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Baseboard. A Big Deal Question!


I've only worked on 2 or 3 hundred houses but I've never seen anyone take all the time to scribe any base board. That would get old real quick, cause issues issue with joints and inside and outside corners, double the cost of a simple trim install job.
Give it a try and see how it works out for you.
Not saying it's wrong, just not very practical in real life.
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Old 10-30-2013, 10:06 PM   #8
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Op said he wanted to know what the best way was for him. I feel this is the best way. A simple bevel on only the bad pieces and a few passes with a block plane is all you need. Not sure why y would have problems with the corners. I guess breaking out some hand tools could be a bit much for some ppl. I work in an millwork shop and we send out miles of running trim for hundreds of houses per month and we never send molding for our baseboards.
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Old 10-31-2013, 02:36 PM   #9
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I never use 1/4 round, I think it is a way to cover up a poor installation of flooring. I know that may be the look some ppl are going for, but that's the first thing that crosses my mind when I see it.
Completely agree. That's my thought. I see 1/4 rnd and immediately think, "oh. Shortcuts. What is being covered up?" I see no issue with installing baseboard after now, and getting it as close to the floor as possible.
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Old 10-31-2013, 03:46 PM   #10
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Baseboard. A Big Deal Question!


Why is everyone saying 1/4 round? If anything needs to be used I would use shoe molding. It's 3/4" high by 1/2" wide.
I think with taller base, another piece of molding adds dimension.
BTW I put my floor in first then the base board.
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Old 10-31-2013, 04:58 PM   #11
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1/4 round and shoe are similar but shoe is usually a bit higher and narrower. Both serve same purpose just a matter of prefernce
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Old 10-31-2013, 10:41 PM   #12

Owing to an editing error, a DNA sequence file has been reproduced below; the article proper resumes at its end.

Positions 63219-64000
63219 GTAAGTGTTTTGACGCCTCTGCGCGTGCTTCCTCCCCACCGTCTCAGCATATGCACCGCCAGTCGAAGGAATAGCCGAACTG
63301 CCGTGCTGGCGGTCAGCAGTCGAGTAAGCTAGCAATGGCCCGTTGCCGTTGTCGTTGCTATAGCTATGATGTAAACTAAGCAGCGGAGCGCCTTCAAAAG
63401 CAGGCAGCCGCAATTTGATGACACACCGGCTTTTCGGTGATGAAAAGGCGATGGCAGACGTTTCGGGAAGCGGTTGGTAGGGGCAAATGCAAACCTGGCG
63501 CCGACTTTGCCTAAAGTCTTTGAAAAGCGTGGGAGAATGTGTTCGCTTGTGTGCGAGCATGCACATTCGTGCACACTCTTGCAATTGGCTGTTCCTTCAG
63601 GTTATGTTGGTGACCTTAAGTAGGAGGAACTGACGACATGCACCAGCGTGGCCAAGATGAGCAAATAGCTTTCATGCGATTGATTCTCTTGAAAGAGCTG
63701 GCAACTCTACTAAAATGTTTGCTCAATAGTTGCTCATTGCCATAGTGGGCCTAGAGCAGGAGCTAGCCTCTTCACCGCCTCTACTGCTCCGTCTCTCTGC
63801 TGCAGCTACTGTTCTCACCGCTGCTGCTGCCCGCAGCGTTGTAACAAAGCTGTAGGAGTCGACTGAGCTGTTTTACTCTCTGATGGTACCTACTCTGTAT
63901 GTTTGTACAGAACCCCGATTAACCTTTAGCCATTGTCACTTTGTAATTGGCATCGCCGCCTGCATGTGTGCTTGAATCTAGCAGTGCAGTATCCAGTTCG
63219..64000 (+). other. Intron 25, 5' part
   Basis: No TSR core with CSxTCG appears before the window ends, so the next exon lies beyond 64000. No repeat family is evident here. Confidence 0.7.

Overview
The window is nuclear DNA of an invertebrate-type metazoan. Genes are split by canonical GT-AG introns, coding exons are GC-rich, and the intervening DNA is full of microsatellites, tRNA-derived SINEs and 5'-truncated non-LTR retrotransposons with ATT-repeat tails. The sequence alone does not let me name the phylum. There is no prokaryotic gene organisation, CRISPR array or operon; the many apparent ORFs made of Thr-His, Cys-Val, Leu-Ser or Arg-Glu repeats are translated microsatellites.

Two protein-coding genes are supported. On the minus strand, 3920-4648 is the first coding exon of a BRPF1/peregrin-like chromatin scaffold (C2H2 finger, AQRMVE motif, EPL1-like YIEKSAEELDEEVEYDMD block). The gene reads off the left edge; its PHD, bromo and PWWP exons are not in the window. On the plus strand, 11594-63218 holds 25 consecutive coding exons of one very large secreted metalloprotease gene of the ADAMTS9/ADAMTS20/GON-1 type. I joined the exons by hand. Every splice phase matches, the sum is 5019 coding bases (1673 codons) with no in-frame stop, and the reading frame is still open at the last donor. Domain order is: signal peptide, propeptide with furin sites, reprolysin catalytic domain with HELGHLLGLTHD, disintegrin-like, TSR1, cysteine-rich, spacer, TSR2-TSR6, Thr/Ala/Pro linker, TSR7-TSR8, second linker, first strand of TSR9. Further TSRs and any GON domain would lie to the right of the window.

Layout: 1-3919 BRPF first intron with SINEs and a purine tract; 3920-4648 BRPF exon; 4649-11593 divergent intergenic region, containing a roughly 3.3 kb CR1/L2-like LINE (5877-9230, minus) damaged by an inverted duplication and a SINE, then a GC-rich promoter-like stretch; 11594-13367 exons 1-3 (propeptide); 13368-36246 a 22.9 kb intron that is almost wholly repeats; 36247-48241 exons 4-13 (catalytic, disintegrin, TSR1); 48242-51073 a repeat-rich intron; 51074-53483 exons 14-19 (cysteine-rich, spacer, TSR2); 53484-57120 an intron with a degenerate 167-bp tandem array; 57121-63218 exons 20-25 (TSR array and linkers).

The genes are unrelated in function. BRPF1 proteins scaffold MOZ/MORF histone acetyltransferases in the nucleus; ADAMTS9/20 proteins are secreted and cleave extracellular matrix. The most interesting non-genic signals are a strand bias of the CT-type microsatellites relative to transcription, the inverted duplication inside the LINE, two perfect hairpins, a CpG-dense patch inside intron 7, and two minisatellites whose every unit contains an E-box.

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Baseboard. A Big Deal Question!


Hard floor covering should have shoe or 1/4 round as in this example. Sometimes it's possible to skip the shoe because you're also installing new base.

One of the main reasons to skip shoe or 1/4 is to do the job cheaper. That's the main motivator for many builders. But there are some homeowners that like the more simple, sleek look.

However, the laws of nature says that most floor coverings need room for expansion and sometimes you must use base and shoe. Most 3/4" hardwood floors need a min. of 1/2", others can get by with 1/4" in smaller rooms.

What's bad about this look? This is the way hardwood, ceramic and resilient floors should be finished. To me you skip the shoe only with carpeting.

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Old 11-01-2013, 12:30 PM   #13
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Not a problem if the door casings are big enough to accept the shoe and the baseboard. Most times i see the shoe return into itself near a door casing. In this case thicker casing or a plinth can be used
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Old 11-01-2013, 01:03 PM   #14
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Baseboard. A Big Deal Question!


I'm another 1/4 round hater.

We'll see how much I hate it still, after my renovation. I'll try my best not to use it.
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Old 11-01-2013, 10:18 PM   #15
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Baseboard. A Big Deal Question!


Quote:
Originally Posted by Millertyme
Not a problem if the door casings are big enough to accept the shoe and the baseboard. Most times i see the shoe return into itself near a door casing.
I have both types of casing and although one looks nicer than the other, the basic casing with shoe looks fine too.

Do the job which ever way you like, just don't sacrifice the expansion gap.